WARMINGTON: When Premier Ford can’t go home, things ring different

Premier, family kept from home by gaggle of rowdy hecklers

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The Ford family is famous for having thousands over to their house to party in the backyard.

But that’s when they were invited. When they are not invited, it can create some hard feelings and headaches for police.

The Fordfests were usually at the Ford Family’s mother’s home. The recent crowds have been at Premier Doug Ford’s home nearby.

And you know when the premier can’t get into his own house, thanks to dozens of rowdy hecklers and demonstrators, it’s clear things are different in Ontario this Christmas.

“The Premier and his family haven’t been able to get into their home for most of the weekend or today because anti-vaxxers have been protesting outside their house,” Ford spokesperson Ivana Yellich said in a tweet Monday evening.

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When this happens something has to give. Now, the Sun has learned, that Toronto Police did arrest one person outside Ford’s Etobicoke home.

“While we recognize that everyone has the right to protest, one woman was arrested at the scene for obstruct after breaching a barricade and not complying with police,” said Toronto Police spokesperson Connie Osborne.

“Officers were monitoring a protest in the residential area of Bemersyde Dr. and Tettenhall Rd. area on Monday, December 20, to ensure safety and to keep the peace.”

They can’t do anything about the yelling or protesting in a country where there is freedom to do both. But as the premier’s office reminds, there are others who live on the street who are caught up in the middle of this who have nothing to do with decisions made around pandemic lockdowns or vaccine rollout.

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In a statement issued Tuesday, Yelich didn’t mince words — accusing the protestors of taking up scarce police resources.

“These petty tactics have no impact on this government’s resolve to do the right thing in order to protect the people of Ontario,” read the statement.

“The only thing these people are doing is targeting and harassing innocent neighbours and family members who have nothing to do with the government’s decision-making.”

Nobody wants to make the situation worse than it already is. Chief James Ramer has indicated he would be talking with the OPP who handle the premier’s security, and no one should forget that a knife-wielding man was charged at the property this past summer.

The big question is this… should people be protesting at the home of the premier or Deputy Premier Christine Elliott’s or Mayor John Tory instead of at Queen’s Park or City Hall?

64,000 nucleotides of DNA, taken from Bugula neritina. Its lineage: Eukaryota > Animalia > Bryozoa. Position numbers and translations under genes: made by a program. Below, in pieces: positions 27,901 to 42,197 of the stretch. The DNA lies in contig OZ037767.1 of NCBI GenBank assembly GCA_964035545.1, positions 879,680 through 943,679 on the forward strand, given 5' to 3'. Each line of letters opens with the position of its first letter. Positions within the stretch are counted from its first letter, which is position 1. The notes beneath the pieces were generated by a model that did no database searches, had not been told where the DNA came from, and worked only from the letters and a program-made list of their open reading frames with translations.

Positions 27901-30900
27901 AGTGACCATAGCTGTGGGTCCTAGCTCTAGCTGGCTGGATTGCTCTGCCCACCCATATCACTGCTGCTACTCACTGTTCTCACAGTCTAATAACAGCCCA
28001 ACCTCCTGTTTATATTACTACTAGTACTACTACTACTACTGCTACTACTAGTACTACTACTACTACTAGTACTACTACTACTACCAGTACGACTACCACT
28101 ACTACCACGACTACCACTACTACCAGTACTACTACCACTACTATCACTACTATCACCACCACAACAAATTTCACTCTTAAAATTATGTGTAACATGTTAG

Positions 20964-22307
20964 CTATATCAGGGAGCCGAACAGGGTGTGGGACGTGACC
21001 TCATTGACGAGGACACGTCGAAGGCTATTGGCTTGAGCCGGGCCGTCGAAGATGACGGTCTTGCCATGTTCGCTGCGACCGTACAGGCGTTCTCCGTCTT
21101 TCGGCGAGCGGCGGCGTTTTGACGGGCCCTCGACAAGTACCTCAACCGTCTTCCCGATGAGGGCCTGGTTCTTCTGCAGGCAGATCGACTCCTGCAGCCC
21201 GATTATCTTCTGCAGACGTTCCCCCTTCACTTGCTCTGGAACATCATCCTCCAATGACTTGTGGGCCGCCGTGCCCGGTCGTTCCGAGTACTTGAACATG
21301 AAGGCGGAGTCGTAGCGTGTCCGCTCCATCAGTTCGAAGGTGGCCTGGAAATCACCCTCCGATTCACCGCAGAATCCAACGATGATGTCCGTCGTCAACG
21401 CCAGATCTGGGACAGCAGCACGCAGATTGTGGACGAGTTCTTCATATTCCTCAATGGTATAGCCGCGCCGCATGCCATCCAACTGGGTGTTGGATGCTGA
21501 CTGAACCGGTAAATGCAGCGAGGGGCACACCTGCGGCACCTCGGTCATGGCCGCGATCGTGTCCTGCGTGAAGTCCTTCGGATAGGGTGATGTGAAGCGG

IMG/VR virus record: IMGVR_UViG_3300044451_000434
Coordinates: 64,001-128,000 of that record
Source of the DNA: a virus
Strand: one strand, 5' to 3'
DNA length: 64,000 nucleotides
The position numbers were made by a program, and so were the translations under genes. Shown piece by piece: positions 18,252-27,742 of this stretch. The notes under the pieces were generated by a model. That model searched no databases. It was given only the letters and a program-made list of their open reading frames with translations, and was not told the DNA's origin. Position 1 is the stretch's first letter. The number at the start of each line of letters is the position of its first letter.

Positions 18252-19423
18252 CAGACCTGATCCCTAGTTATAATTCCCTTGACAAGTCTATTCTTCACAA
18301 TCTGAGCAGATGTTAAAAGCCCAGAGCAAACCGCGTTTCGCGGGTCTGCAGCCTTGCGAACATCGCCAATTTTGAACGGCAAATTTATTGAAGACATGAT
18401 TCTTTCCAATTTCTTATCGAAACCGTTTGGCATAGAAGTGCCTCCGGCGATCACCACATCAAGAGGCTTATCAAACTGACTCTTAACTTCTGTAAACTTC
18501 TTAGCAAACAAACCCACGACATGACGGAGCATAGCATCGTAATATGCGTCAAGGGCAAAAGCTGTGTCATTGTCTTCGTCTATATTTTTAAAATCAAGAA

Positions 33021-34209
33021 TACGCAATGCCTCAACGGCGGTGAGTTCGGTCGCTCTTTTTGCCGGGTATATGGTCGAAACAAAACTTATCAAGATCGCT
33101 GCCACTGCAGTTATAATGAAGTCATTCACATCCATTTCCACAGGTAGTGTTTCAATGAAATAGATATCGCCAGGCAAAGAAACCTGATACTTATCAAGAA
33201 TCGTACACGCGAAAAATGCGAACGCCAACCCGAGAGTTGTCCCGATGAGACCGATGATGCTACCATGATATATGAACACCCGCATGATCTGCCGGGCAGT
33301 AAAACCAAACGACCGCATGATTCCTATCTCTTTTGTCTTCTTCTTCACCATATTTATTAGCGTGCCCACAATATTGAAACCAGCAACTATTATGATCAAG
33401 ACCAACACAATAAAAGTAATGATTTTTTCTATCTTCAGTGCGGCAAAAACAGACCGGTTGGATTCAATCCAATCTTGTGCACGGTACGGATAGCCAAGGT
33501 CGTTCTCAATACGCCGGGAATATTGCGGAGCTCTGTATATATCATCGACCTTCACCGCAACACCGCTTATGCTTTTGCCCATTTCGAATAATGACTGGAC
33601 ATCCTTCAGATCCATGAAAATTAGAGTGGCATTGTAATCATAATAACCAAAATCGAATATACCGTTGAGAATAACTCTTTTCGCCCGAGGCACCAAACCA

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There’s is no law preventing demonstrations on city streets or sidewalks, but one person who was there this weekend said tensions seem to be   escalating to a point where tempers could flare.

“The people on the scene were yelling at obscenities back and forth with neighbours and there was profanity and rude behaviour,” said the witness.

“It feels every strange.”

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Perhaps the best solution would be to designate a protest area nearby or have someone talk with protesters to remind them that there are neighbours and family members who are not in any involved in politics who should be spared of any acrimony?

The other problem with taking beefs to the door of politicians is if someone does go too far or is hurt, it puts pressure on law enforcement and government to crack down — and the city could end up with fenced-off areas seen in Washington D.C. earlier this year.

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The moral of the story is protesting is a right, but trying to persuade elected leaders at their homes is not likely going to change anybody’s mind.

And stopping the Ford family, or any family, from not entering their own house, is not protesting as much as it is an act of intimidation. No matter how much a decision of a leader upsets somebody, politicians are still fellow citizens who have every right to have a free path into their own abode.

The same statements can be made at the public legislatures or at the ballot box that won’t hinder others in those homes or on that street who have nothing to do with it.

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